Danish Seamen's Book of Reembrance

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Reference WMO256744

Address:

St. Nicholas' Cathedral,

St. Nicholas Square,

Newcastle upon Tyne

NE1 1PF

England

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Status: On subsequent site(s)
Type: Non freestanding
Location: Internal
Setting: Inside a building - public/private
Description: Roll of Honour or Book of Remembrance
Materials:
  • Paper Paper
Lettering: Painted
Conflicts:
  • Second World War (1939-1945)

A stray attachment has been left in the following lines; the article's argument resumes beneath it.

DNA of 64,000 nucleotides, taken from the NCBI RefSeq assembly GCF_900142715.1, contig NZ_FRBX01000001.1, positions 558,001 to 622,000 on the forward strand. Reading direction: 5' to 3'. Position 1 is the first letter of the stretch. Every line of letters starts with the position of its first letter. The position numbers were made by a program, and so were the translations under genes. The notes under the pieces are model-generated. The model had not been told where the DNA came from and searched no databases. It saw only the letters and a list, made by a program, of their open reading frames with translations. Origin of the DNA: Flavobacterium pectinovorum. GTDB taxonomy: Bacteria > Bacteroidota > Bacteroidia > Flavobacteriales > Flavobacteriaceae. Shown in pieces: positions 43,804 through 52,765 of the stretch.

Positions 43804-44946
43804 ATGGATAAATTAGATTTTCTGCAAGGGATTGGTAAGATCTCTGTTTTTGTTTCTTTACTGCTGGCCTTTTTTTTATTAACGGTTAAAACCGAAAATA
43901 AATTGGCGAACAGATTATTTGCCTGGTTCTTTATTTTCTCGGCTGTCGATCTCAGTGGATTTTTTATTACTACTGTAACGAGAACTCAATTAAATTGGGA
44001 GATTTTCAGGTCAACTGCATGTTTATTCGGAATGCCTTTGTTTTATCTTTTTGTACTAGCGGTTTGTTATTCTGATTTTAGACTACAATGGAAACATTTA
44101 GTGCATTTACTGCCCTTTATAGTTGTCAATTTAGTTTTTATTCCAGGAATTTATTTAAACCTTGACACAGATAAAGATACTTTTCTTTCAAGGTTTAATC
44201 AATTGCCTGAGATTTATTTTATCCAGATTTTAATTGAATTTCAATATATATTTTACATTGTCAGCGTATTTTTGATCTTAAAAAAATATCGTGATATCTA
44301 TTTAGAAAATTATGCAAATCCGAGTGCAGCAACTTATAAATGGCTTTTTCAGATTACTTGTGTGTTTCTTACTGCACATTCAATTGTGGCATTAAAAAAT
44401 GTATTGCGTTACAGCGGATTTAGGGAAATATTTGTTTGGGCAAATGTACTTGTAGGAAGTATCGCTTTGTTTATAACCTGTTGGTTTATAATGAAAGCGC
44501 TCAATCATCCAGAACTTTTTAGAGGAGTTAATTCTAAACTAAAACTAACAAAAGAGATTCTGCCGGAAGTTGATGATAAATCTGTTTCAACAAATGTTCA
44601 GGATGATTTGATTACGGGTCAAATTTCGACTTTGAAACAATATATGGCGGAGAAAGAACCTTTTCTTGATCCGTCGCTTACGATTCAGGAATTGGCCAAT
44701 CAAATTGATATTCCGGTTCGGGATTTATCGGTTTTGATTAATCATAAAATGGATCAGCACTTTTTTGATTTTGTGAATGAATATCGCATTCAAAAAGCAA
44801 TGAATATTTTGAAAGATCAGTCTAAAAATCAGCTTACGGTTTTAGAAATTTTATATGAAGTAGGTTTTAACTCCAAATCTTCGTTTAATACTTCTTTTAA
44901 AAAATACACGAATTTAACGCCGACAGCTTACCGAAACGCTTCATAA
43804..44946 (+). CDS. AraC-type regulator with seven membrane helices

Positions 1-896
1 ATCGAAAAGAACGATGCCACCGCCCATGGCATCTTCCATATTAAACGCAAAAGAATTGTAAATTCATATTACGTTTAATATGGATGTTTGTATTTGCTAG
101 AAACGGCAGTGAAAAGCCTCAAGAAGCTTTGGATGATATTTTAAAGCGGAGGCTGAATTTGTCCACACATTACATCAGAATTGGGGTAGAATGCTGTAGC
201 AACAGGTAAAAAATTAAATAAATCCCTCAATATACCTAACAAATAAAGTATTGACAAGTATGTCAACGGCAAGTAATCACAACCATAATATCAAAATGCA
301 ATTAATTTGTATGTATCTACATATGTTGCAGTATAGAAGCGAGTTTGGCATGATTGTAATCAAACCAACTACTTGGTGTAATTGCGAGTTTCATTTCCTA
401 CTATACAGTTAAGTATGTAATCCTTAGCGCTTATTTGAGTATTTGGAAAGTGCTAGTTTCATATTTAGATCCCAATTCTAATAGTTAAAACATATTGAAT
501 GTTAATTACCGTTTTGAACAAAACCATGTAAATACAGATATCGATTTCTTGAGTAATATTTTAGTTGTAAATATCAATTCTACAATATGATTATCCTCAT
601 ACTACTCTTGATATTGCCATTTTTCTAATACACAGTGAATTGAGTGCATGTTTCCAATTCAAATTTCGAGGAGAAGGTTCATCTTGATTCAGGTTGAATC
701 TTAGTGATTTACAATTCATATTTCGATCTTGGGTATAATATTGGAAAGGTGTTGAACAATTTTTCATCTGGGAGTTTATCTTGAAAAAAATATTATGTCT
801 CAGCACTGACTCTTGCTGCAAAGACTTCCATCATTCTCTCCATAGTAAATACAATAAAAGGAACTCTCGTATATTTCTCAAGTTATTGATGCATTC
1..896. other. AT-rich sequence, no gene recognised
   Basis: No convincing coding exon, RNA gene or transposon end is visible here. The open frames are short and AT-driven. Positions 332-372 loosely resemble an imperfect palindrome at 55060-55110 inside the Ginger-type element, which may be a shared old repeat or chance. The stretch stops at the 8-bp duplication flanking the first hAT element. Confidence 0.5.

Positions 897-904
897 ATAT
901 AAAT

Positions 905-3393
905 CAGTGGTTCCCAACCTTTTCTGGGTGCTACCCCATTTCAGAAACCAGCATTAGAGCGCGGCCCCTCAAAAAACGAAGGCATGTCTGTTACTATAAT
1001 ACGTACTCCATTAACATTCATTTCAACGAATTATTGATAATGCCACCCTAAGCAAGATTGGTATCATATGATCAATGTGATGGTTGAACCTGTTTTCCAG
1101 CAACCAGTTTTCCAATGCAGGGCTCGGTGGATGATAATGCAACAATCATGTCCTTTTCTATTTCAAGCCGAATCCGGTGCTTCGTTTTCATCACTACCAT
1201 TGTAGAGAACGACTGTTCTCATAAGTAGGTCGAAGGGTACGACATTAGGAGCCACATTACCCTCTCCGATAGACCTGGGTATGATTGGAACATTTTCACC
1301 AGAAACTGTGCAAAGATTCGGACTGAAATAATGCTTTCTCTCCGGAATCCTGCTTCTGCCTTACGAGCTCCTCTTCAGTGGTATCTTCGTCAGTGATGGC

About the memorial: The memorial is a book of remembrance held in a glass case at the east end of the north choir aisle. “On the morning of 9th April1940 the message came over the radio that Denmark and Norway had been occupied by the Germans, and no Dane abroad will ever forget the paralysing feeling of being completely cut off from his native country, and his family and friends at home. All Danish ships in British harbours and waters were put under British protection straight-away and sailed from then on under Allied flags with a Danish crew. Many Danish ships which were out on the oceans went to British harbours, others to neutral harbours, but most of the latter group joined the allied (British, American) service in time. In this way the seamen achieved the greatest contribution which Danes abroad were able to render to the Allied cause. Newcastle upon Tyne became the home of the Danish merchant fleet. The Danish Pool was opened in St. Nicholas Buildings, just opposite the Cathedral. It was here the seamen were sent when they landed in Britain, and from here they were sent out to sea again. Some 3000-4000 Danish seamen sailed out from Newcastle upon Tyne. After the war a new Danish Seamen’s church in Newcastle upon Tyne was consecrated on 30th April 1949 together with the memorial incorporating a book of remembrance containing the names in alphabetical order of the Danish season who lost their lives during the 1939-1945 war, starting with a deck-boy of sixteen years of age. Every day a page was turned in the remembrance book. Due to the increasingly fast turn-around of ships the number of Danish seamen with time on their hands diminished steadily, and it was eventually decided to close the Danish Seamen’s church in 1969. The remembrance book was placed on in the Danish Seamen’s church in London’s East End. In 1980 the Seamen’s church in London was faced with the same fortune as the church in Newcastle upon Tyne. The Danish congregation in Newcastle upon Tyne felt that Newcastle upon Tyne was the place the remembrance book rightly belonged. The congregation did not have its own church, so they contacted The Lord Mayor and the Provost of Newcastle at St. Nicholas Cathedral, who showed great sympathy and understanding. The result was that a new memorial was unveiled within two years, on l3th May 1982 in St. Nicholas Cathedral. The book of remembrance was then placed with this new memorial.
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